The Emergency Fund is too generalized and nebulous to be of practical value in an adult financial plan.
Unless you’ve just landed from Mars, chances are you’re familiar with the concept of the Emergency Fund (EF). Every financial guru I’m aware of preaches the need for an emergency fund.
I do not have an Emergency Fund.
Now, don’t get me wrong, I’m all about having money to cover emergencies. The problem is that the concept of an Emergency Fund is overused and the purpose and scope of the EF is too generalized and nebulous (unclear, vague, or ill-defined). In my coaching, I encourage my clients to get past the EF way of thinking as soon as possible.
I know what you’re saying: That’s just crazy talk. It’s reckless. What kind of money coach discourages implementation of an Emergency Fund?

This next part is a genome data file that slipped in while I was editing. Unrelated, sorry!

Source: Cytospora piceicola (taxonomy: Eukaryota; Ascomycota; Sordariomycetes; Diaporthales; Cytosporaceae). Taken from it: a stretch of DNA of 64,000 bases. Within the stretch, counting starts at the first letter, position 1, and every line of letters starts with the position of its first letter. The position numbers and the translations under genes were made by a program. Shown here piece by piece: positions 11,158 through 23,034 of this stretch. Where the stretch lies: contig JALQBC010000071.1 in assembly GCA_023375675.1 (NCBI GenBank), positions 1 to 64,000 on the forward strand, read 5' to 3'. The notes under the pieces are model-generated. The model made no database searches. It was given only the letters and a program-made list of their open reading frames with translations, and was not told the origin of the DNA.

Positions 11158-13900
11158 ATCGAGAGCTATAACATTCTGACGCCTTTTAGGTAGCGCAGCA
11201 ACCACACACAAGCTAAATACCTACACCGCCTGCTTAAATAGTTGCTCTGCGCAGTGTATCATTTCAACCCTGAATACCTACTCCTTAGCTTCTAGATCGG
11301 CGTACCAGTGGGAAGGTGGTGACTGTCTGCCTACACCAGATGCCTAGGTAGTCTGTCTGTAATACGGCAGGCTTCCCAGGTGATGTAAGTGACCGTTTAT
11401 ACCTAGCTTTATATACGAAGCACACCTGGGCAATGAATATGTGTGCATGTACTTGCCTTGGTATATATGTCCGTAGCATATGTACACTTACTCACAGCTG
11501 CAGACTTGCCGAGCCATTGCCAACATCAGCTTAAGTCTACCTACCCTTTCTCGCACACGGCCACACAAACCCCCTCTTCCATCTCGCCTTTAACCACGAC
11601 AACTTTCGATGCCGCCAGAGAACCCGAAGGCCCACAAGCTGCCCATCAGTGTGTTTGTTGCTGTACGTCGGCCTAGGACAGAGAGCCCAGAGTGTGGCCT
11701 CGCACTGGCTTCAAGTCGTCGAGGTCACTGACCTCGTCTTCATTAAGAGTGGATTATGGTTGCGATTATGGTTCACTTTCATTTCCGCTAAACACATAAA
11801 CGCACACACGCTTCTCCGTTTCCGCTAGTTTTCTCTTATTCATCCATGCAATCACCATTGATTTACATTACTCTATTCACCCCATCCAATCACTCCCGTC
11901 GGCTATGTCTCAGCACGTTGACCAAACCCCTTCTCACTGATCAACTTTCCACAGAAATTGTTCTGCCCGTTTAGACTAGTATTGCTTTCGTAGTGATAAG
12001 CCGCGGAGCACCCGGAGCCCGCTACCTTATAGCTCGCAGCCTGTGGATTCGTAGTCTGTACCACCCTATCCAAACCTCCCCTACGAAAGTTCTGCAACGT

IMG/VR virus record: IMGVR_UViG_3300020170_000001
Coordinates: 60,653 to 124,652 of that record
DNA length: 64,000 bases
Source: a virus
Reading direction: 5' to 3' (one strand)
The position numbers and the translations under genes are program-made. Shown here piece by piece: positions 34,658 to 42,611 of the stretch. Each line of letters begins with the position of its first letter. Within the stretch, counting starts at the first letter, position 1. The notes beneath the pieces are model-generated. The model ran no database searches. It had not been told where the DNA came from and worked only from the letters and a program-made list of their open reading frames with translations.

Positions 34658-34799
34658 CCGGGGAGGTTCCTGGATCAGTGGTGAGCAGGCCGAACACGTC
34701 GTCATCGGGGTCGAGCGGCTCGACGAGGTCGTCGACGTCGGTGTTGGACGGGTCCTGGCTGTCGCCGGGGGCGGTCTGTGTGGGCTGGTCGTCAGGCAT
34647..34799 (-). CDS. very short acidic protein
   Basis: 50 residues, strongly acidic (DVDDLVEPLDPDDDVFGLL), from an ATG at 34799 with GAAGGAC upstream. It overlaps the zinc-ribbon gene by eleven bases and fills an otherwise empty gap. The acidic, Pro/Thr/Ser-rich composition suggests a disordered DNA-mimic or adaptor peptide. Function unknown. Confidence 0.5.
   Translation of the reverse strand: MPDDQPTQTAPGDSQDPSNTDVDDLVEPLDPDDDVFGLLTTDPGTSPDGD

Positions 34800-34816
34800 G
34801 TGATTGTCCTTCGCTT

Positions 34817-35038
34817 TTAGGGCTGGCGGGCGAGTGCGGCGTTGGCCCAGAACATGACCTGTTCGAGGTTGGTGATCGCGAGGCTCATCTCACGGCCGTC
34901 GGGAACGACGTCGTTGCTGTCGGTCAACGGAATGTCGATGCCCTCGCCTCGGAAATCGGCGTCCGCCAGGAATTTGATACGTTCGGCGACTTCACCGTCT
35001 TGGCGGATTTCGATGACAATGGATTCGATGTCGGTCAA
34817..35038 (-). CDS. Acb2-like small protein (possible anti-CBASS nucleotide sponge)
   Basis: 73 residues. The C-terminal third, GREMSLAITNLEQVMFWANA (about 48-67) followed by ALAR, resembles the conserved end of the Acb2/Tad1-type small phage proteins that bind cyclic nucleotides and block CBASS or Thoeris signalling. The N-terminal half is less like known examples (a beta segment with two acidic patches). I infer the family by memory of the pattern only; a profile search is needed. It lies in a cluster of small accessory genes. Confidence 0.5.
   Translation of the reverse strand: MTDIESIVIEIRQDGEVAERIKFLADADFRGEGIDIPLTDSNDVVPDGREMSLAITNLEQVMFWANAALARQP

I ask you this: what exactly is an “emergency?”
[pausing as you name the first few ideas that pop into your head]
Okay, what did you list?
[Everyone starts with job loss but to me that’s a completely different subject and we’ll get to it in a different conversation. Save that thought for now and let’s move on…]
Car needs a major repair? Father-in-law passed away? Little Johnny broke his arm? Washing machine broke down? Roof has a leak? Fido or Fluffy is sick? These are all examples of what might constitute an emergency, right?
I beg to differ. These are not emergencies. These are Known Unknowns.
Think about it… if you own a car, it will break down. If you have a father-in-law and you stay married long enough, he’s gonna pass away. If you have children, there will be broken bones or other injuries. If you own a house, appliances will break and repairs will be needed. These are emergencies only if you’ve been living in a bubble or under a rock. To the rest of us, these are all very real eventualities.
The risk is Known, the timetable is Unknown — thus Known Unknowns.
It is my contention that if you can put a name to it, it is not an Emergency. If you can name it, it is a Known Unknown.
And in the land of financially-responsible grown-ups, those of us who get up and put on our big girl/boy pants, the way to handle a Known Unknown is to budget for it.